Special Session Summary Consumer Trust in an Internet Environment


Marlene Morris (2001) ,"Special Session Summary Consumer Trust in an Internet Environment", in NA - Advances in Consumer Research Volume 28, eds. Mary C. Gilly and Joan Meyers-Levy, Valdosta, GA : Association for Consumer Research, Pages: 315.

Advances in Consumer Research Volume 28, 2001     Page 315



Marlene Morris, Georgetown University

Although it has a long history of attention in management literature, the concept of trust has only in recent years become a common topic in consumer behavior literature. Despite its recent growth in use and popularity, the uncertainty that remains inherent in the emerging electronic consumer environment brings the issue of trust to the forefront of marketing research with many interesting implications for practice and theory alike. To this point, much of the research conducted in the area of consumer trust in Internet environments has dealt with the issues of privacy and security. The three studies in this session examined various additional aspects of trust as they pertain to electronic commerceBdimensions of consumer trust as well as antecedents and consequences of varying levels of consumer trust in Internet marketers.

The first paper, "Antecedents and Dimensions of Consumer Trust in Quality of Recommendations Made by Agents in an Online Shopping Environment," by Lerzan Aksoy and Paul Bloom (University of North Carolina at Chapel Hill), examined the antecedents, and dimensions of, consumer trust in the quality of recommendations made, across three popular types of agents. It was postulated that this trust is a multi-dimensional construct, which has separate antecedents. The impact of this trust on amount of information search, consideration set size and decision quality, was examined, over a variety of recommendation agent types. It was expected and found that the different dimensions of trust exert opposing effects on information search, consideration set size and decision quality and hence have a differential impact on consumer welfare, satisfaction, loyalty and retention.

The second paper, "None of Your Business: The Critical Role of Trust in Information-Driven Marketing Relationships," by Tiffany Barnett White (University of Illinois, Urbana-Champaign), investigated attempts by Internet marketers to build relationships with consumers by collecting personal information from them that will allow for provision of increasingly personalized services and products. This research measured consumers’ willingness to reveal the personal information that is necessary for such relationship-building efforts to be successful, with a focus on the role that consumer trust plays in facilitating and hindering consumer disclosure in Internet environments. This investigation demonstrated that consumers with greater rust and familiarity with a given Internet provider are more willing than those with relatively lower trust to reveal financially risky personal information. However, these "high trust" consumers are less likely to reveal socially risky personal information.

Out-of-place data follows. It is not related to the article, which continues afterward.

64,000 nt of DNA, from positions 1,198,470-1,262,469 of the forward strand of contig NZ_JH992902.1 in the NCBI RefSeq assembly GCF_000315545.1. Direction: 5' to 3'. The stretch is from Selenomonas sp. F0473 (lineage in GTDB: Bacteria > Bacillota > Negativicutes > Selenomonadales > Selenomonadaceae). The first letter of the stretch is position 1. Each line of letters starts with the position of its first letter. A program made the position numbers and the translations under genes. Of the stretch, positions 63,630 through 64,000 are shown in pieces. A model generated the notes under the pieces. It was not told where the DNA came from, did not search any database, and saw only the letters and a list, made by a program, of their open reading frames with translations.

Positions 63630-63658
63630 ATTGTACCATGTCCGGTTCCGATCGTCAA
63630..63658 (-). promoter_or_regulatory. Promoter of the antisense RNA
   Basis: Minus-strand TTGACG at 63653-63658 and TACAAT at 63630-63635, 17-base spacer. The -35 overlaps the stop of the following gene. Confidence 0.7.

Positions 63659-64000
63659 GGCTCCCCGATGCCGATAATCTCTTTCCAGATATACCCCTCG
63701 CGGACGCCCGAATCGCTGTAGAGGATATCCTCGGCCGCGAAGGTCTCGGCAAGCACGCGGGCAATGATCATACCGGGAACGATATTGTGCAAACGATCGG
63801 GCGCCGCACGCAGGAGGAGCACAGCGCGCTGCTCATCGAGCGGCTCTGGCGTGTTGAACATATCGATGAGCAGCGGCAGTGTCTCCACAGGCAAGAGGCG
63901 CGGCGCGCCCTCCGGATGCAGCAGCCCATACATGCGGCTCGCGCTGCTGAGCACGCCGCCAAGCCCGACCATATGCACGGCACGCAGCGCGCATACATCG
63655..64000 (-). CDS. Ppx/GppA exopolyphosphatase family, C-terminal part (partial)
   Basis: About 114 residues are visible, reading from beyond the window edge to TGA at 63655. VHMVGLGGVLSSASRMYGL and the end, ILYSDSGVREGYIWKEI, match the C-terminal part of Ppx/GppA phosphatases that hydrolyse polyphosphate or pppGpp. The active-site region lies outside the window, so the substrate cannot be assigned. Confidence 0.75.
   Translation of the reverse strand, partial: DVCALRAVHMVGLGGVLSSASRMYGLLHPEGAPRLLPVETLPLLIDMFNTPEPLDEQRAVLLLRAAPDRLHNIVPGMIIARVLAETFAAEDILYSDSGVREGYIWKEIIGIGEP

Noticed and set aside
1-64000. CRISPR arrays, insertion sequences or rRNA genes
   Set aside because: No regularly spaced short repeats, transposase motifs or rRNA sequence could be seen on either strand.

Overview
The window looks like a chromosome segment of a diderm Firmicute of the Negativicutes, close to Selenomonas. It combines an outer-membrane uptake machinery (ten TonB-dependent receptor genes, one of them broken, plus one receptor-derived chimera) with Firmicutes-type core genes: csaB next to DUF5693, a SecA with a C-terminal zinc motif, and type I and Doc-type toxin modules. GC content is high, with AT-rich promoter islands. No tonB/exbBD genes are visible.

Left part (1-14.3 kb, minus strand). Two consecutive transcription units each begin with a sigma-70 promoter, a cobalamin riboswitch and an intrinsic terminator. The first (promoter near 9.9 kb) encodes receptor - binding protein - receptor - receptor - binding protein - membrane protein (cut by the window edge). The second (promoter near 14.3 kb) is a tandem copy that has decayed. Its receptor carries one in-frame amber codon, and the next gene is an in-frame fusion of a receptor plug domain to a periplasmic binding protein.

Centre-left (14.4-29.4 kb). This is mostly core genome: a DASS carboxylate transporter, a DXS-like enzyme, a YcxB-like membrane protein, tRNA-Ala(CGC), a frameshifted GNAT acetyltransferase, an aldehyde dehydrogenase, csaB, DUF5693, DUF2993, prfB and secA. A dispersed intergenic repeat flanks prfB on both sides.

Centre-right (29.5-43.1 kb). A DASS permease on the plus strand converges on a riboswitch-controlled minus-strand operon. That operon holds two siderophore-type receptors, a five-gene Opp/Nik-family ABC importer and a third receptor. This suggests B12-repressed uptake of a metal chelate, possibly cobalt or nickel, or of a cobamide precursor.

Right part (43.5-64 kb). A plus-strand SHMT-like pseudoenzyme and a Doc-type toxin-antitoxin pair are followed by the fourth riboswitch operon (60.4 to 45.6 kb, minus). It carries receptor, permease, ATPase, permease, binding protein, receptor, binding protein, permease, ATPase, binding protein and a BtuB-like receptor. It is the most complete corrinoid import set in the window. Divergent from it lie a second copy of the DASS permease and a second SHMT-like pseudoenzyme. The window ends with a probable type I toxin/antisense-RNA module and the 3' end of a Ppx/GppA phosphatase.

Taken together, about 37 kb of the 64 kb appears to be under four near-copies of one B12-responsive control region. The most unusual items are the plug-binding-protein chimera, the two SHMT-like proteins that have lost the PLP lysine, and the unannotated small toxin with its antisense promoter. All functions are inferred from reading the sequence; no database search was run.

Finally, the third paper, "The Effects of Individual Differences on Consumer Trust in Internet Marketers," by Marlene Morris (Georgetown University), addressed differences across individuals that are predicted to affect perceived reliability of information in on-line shopping environments as well as trust in the information and information-provider. Specifically, individuals’ gender and ethnicity are found to affect trust and perceived likelihood of victimization at the hands of Internet retailers.

Taken together, along with stimulating discussion from the various session attendees, the papers in this session did help to further our understanding of the dimensions of consumer trust as it pertains to electronic commerce as well as some of the antecedents and consequences of varying levels of trust in Internet marketers, including customer retention and relationships. While many of the practical and theoretical marketing issues that are studied within the context of the Internet and electronic commerce mirror those that have been studied in traditional consumer environments, the importance of trust in this particular domain continues to present a unique issue for Internet marketers and researchers.



Marlene Morris, Georgetown University


NA - Advances in Consumer Research Volume 28 | 2001

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